I have recently started integrating golang into more of my projects. It is an amazing little lanaguage with cool syntax, a huge community, and it’s a nice break from interpreted languages like Python and Ruby. In this tutorial, I am going to show you how to make an HTTP GET call to a public API, parse the ruturned JSON data, and store it all in golang structures.

Lets uses the citibike API as a simple example. As you can see, this API call does not require any authenication so no need to sign up for anything. The output should look something like the following:

{
executionTime: "2015-11-09 12:47:01 PM",
stationBeanList: [
{
id: 72,
stationName: "W 52 St & 11 Ave",
availableDocks: 37,
totalDocks: 39,
latitude: 40.76727216,
longitude: -73.99392888,
statusValue: "In Service",
statusKey: 1,
availableBikes: 1,
stAddress1: "W 52 St & 11 Ave",
stAddress2: "",
city: "",
postalCode: "",
location: "",
altitude: "",
testStation: false,
lastCommunicationTime: "2015-11-09 12:46:53 PM",
landMark: ""
},

.....

The first step is to use golang’s http module to get the response:

res, err := http.Get("https://www.citibikenyc.com/stations/json")
if err != nil {
panic(err.Error())
}

Assuming you didnt see a panic call, the response to this http call is being stored in the res variable. Next, we need to read the http body into a byte array for parsing/processing (using golangs ioutil library):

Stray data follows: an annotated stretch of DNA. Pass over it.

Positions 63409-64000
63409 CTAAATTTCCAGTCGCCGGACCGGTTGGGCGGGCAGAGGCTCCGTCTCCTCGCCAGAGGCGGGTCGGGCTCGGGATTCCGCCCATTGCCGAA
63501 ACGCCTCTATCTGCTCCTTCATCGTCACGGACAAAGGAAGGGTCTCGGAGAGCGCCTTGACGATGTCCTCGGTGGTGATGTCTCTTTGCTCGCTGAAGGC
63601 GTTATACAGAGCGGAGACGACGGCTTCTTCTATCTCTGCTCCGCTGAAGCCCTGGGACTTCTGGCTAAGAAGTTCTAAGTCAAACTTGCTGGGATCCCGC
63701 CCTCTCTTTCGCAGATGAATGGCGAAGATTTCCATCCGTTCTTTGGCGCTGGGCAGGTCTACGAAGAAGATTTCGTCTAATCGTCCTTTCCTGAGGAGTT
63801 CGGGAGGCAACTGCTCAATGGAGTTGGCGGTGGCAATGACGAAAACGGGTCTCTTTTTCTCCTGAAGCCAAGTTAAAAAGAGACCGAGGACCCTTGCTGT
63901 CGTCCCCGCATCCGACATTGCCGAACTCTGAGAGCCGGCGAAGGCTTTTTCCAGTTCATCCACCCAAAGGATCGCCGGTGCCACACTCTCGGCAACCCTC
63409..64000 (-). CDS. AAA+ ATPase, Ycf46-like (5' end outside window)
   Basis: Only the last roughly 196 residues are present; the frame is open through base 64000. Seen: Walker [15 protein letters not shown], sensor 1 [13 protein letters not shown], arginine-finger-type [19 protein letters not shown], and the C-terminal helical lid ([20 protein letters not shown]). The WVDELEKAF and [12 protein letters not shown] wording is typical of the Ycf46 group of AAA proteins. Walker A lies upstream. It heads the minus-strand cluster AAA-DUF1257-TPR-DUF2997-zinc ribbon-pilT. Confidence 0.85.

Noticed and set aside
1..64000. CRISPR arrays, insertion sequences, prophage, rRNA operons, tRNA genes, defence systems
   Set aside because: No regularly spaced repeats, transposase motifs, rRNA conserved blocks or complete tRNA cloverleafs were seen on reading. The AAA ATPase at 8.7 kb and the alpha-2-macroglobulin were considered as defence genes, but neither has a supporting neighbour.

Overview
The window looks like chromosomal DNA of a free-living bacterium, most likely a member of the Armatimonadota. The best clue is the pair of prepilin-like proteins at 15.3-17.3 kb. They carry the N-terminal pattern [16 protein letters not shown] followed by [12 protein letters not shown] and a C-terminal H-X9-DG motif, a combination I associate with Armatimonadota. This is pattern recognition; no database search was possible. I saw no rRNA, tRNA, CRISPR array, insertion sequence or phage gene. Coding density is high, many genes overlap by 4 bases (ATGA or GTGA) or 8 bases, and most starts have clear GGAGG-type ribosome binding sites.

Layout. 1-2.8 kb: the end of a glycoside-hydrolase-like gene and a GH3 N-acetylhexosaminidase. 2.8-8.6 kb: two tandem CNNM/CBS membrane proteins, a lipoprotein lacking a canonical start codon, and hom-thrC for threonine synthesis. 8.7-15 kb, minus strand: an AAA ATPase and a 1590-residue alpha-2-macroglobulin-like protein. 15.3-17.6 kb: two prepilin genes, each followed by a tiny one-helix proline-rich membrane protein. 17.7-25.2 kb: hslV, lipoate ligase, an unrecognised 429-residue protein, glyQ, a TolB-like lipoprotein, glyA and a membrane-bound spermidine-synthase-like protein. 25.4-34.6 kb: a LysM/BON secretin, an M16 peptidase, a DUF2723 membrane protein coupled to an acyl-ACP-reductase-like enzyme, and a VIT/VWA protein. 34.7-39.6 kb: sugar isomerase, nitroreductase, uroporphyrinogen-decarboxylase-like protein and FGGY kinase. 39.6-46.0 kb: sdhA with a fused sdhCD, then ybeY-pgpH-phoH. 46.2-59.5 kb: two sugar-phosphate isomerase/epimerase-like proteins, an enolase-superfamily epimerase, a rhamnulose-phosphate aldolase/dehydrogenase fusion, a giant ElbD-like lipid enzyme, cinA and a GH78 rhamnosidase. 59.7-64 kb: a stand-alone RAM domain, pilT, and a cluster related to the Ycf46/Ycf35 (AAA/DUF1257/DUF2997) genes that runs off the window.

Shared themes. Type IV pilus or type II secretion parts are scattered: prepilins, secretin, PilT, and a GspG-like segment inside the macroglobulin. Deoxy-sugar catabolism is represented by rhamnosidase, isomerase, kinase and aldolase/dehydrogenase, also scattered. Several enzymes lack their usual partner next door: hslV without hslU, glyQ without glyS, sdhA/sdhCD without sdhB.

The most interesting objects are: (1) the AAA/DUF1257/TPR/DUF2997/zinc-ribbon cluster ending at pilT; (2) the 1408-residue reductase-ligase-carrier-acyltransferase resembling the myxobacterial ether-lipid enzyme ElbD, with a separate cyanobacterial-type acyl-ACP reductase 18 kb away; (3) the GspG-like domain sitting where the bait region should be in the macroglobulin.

body, err := ioutil.ReadAll(res.Body)
if err != nil {
panic(err.Error())
}

Now that you have the http body, we are going to extract the JSON parameters into go structs so they can be easily accessed in other go programs. There are many different ways to do this, but I am going to use two separate golang structures Station and StationAPIResponse

type Station struct {
Id int64 `json:"id"`
StationName string `json:"stationName"`
AvailableDocks int64 `json:"availableDocks"`
TotalDocks int64 `json:"totalDocks"`
Latitude float64 `json:"latitude"`
Longitude float64 `json:"longitude"`
StatusValue string `json:"statusValue"`
StatusKey int64 `json:"statusKey"`
AvailableBikes int64 `json:"availableBikes"`
StAddress1 string `json:"stAddress1"`
StAddress2 string `json:"stAddress2"`
City string `json:"city"`
PostalCode string `json:"postalCode"`
Location string `json:"location"`
Altitude string `json:"altitude"`
TestStation bool `json:"testStation"`
LastCommunicationTime string `json:"lastCommunicationTime"`
LandMark string `json:"landMark"`
}

type StationAPIResponse struct {
ExecutionTime string `json:"executionTime"`
StationBeanList []Station `json:"stationBeanList"`
}

As you can see, StationAPIResponse contains an array of Station objects. All of the parameters coming from the citibike API can be accounted for here. Finally, I have a function that takes in the body, and returns a pointer to the array of StationAPIResponse`

func getStations(body []byte) (*StationAPIResponse, error) {
var s = new(StationAPIResponse)
err := json.Unmarshal(body, &s)
if(err != nil){
fmt.Println("whoops:", err)
}
return s, err
}

Putting it all together, you can use the above code as follows:

package main

func main() {

res, err := http.Get("https://www.citibikenyc.com/stations/json")
if err != nil {
panic(err.Error())
}

body, err := ioutil.ReadAll(res.Body)
if err != nil {
panic(err.Error())
}

s, err := getStations([]byte(body))
}

If you want to use this code in another go program, I created a package you can pull down on github.

As always, if you are interseted in this type of content (python, go, machine learning, math), follow me on twitter. If you find any bugs, send me a pull request!